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I have a Solution divided into 3 projects.
Two of them are MVC 5 web apps which use ASP.Net Identity provider.
One is a class library which is referenced by the other projects. All the CRUD actions take place in here.

All the projects point to same DB and operate via EF.

All the business logic happens in the class library but is user agnostic. User validation happens in web apps only. Problems here are user validation code is repeated across all web projects and the class library has no idea of the user invoking an API.
This kind of architecture will bring maintenance nightmares very soon so I would like only the class library to talk to db for business logic or user validation.
Now, since ASP.Net Identity provider doesn't work in class libraries, anybody found a way around it?

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What gave you you the impression that the Simple Membership provider doesn't work in class library projects? –  Ben Foster Mar 8 '14 at 10:45
    
Sorry Ben. Its Asp.Net Identity provider in my project. Not Simple Membership provider. Updated my question accordingly. –  Null Head Mar 11 '14 at 3:25
    
In which case, same question for ASP.NET Identity. There is no reason why this can't be added to a class library. –  Ben Foster Mar 12 '14 at 21:37

1 Answer 1

I am not sure what "maintenance nightmare" you are referring to by having security in the web application. It is a good thing to decouple your application domain from your security model. Your domain model and business logic may remain the same across certain web applications but the security model may vary. I would not bundle these together. And if it is in your class libraries how will you let the OWIN security framework handle forms authentication for you. Are you going to manage all of this in your class libraries as well.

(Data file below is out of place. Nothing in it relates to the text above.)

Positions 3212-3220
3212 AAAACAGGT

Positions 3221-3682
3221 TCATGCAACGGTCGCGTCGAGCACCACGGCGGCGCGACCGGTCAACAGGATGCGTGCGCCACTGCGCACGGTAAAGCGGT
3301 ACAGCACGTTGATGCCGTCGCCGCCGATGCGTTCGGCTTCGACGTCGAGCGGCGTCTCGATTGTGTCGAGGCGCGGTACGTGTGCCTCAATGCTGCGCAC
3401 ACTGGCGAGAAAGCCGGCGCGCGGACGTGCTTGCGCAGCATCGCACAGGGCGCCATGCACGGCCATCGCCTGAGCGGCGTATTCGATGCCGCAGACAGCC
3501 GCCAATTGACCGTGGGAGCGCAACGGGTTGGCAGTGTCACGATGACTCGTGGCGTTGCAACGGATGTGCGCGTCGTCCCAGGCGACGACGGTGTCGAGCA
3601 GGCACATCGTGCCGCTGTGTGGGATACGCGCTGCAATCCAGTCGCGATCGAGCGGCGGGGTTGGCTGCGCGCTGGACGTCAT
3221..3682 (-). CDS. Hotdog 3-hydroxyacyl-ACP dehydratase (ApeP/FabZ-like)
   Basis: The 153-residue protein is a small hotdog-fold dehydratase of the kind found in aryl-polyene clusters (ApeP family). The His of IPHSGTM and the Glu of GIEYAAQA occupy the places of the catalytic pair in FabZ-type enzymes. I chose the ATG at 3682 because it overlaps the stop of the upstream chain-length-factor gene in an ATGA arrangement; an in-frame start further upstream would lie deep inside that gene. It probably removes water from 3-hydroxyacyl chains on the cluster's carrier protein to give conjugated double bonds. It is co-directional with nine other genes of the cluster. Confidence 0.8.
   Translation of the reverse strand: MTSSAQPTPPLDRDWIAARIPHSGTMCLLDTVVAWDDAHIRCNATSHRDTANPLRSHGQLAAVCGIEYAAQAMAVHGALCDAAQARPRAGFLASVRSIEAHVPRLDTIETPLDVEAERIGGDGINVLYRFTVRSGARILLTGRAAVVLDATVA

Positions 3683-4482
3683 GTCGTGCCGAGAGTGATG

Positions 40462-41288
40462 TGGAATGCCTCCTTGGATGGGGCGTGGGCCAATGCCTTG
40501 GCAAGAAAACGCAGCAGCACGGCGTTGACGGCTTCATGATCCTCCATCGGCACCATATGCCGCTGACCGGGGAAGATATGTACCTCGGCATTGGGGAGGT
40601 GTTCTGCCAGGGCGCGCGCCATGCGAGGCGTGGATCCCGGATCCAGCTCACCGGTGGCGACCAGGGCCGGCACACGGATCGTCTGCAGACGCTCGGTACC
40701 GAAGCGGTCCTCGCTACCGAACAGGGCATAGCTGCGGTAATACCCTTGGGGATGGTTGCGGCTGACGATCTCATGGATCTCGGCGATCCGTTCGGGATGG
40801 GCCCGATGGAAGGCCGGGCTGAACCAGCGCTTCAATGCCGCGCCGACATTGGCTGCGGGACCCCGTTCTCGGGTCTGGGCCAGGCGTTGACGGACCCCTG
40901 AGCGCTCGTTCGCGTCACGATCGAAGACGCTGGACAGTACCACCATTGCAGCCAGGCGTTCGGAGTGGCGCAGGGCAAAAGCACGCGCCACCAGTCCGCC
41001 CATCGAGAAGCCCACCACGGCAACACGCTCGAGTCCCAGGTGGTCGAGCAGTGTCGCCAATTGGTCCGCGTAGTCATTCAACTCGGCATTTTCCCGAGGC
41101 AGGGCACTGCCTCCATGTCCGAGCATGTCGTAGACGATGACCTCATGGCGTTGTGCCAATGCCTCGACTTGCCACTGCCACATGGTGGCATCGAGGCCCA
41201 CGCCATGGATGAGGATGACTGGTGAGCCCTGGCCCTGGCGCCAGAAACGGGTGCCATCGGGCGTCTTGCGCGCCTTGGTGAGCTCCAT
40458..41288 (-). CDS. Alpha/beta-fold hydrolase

When you refer to "user validation" I assume you are talking about authorization. If you must perform authorization in your class libraries I would implement a custom ClaimsAuthorizationManager. You would override the CheckAccess method to perform your authorization. The ClaimsAuthorizationManager is configured in your web.config so you could have different ClaimsAuthorizationManager's for different web applications. But the logic in your class libraries would remain the same. Anywhere that you want to authorize the user before performing an action you would insert:

ClaimsPrincipalPermission.CheckAccess("MyResource", "MyAction");

The resource and action passed is used in the custom ClaimsAuthorizationManager you created to know the context in which the authorization is taking place. I talk about this method for decoupling your security model from your application domain in this article. If the authorization fails a SecurityException is thrown. You would let this percolate up to your web application where you handle it appropriately (redirect in a controller or an HTTP unauthorized error for Web APi's). Note that this architecture will work if you use your class libraries in non-web applications as well. I have used this with ASP.NET Identity and it works well.

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